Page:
The Parliament of India formed an Act which regulates the import, manufacture and distribution of drugs in India. The primary objective of the Act is to ensure that the drugs and cosmetics sold in India are safe, effective and conform to prescribed quality standards. The Drugs Act was formulated in 1940 in pursuance of recommendations of Chopra Committee constituted in 1930 by Government of India. The drugs under the Drugs and Cosmetic Act cover wide varieties of therapeutic substances, diagnostics and medical devices.
Under the Act cosmetic means any article intended to be rubbed, poured, sprinkled, or sprayed on, or introduced in to, or otherwise applied to the human body or any part thereof for cleansing, beautifying, promoting the attractiveness or altering the appearance, and includes any article intended for use as a component of cosmetic but does not include soap. The Act has been further amended as Drugs (amendment) Act 1964 (13 of 1964) to include Ayurvedic and Unani drugs.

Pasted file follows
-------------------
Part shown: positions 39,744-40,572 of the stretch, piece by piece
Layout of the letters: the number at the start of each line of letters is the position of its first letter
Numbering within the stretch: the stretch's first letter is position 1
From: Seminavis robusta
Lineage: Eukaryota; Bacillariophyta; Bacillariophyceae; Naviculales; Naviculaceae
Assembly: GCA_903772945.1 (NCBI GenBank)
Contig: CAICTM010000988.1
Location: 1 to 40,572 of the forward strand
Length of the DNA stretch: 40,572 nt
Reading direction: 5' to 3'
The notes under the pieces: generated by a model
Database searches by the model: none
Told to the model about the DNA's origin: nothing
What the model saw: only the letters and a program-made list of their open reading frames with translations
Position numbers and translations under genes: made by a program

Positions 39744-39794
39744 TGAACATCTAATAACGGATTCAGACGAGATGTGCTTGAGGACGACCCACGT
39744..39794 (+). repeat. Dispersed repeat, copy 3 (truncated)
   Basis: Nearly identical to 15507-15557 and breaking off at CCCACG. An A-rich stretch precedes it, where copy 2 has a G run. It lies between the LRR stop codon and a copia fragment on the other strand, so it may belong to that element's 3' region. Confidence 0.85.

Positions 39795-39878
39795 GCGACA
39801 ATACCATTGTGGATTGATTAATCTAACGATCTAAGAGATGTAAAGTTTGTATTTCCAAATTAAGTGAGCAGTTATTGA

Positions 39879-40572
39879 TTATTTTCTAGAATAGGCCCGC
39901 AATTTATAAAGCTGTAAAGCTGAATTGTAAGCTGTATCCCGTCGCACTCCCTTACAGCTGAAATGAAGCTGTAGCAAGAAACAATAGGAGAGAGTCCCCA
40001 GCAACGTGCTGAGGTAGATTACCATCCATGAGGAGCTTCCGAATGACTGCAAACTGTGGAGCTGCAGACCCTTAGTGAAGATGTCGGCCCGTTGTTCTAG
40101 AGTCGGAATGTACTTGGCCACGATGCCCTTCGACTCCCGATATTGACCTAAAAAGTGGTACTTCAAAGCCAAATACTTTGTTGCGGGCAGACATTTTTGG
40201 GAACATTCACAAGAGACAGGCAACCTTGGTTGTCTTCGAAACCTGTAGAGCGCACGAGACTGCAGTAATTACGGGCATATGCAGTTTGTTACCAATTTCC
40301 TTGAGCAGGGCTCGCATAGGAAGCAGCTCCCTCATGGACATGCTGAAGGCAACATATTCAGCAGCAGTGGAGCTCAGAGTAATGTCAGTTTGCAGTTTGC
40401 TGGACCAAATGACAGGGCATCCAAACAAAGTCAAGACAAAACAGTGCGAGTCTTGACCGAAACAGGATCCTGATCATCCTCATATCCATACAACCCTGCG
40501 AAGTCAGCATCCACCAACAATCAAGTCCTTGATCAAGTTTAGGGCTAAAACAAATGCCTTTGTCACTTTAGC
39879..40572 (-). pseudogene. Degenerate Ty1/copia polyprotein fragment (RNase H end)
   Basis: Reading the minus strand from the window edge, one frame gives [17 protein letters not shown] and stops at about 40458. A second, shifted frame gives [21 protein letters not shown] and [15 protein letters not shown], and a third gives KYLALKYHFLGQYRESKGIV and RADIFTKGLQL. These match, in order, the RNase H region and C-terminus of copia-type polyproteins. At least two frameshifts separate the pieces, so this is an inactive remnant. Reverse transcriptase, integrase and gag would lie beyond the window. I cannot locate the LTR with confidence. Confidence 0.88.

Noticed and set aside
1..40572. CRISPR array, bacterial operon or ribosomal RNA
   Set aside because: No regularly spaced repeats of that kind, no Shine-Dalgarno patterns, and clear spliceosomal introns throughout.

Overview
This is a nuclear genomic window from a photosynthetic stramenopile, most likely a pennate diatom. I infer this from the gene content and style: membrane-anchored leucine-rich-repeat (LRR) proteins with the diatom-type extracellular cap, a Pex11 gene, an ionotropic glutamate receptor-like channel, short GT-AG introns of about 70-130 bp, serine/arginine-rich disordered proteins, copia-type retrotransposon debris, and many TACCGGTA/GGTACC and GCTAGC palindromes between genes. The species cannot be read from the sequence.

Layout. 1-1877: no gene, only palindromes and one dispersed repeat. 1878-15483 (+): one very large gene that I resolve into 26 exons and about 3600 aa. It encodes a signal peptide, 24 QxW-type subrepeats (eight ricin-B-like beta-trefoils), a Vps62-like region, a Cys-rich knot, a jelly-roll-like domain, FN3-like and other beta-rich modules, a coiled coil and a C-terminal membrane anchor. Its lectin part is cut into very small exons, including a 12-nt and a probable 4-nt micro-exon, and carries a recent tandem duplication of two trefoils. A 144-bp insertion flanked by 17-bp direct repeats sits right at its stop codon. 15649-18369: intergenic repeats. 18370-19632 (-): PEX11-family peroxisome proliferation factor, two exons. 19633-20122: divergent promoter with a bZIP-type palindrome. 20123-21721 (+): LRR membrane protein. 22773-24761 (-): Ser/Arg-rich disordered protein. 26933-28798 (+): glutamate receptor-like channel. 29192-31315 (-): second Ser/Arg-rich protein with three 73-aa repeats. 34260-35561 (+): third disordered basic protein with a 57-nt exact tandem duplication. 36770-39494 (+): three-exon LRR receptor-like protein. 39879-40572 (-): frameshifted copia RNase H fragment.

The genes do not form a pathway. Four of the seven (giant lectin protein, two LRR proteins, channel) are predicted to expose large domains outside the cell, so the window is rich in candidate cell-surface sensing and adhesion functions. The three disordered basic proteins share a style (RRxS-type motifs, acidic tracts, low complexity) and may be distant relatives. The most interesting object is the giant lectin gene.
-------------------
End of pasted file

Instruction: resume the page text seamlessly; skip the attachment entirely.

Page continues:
The Drugs Act, as enacted in1940, has since been amended several times and is now titled as “The Drugs and Cosmetics Act, 1940”.
The drug rules were promulgated in December 1945 and enforcement of these rules started in 1947. The Rules have also been amended time to time to meet the needs of the time and to rectify any deficiencies noticed during the implementation.
The responsibility of enforcing the various Acts vests with the Central government and State/Union Territory (UT) governments. Under the Drugs and Cosmetics Act, the drugs are classified in schedules and regulations are laid down for their storage, display, sale, dispensing, leveling, prescribing etc.
Know details about Drugs and Cosmetics Act, 1940 and Rules,1945 As amended up to the 31st December 2016-cdsco.gov.in/opencms/export/sites/CDSCO_WEB/Pdf-documents/acts_rules/2016DrugsandCosmeticsAct1940Rules1945.pdf
The Central Drugs Standard Control Organization (CDSCO) is the central drug authority established for discharging functions assigned to the central government under the Drugs and Cosmetics Act. It works under Directorate General of Health Services, Ministry of Health & Family Welfare, Government of India. CDSCO has six zonal offices, four sub zonal offices, thirteen port offices and seven laboratories across the country.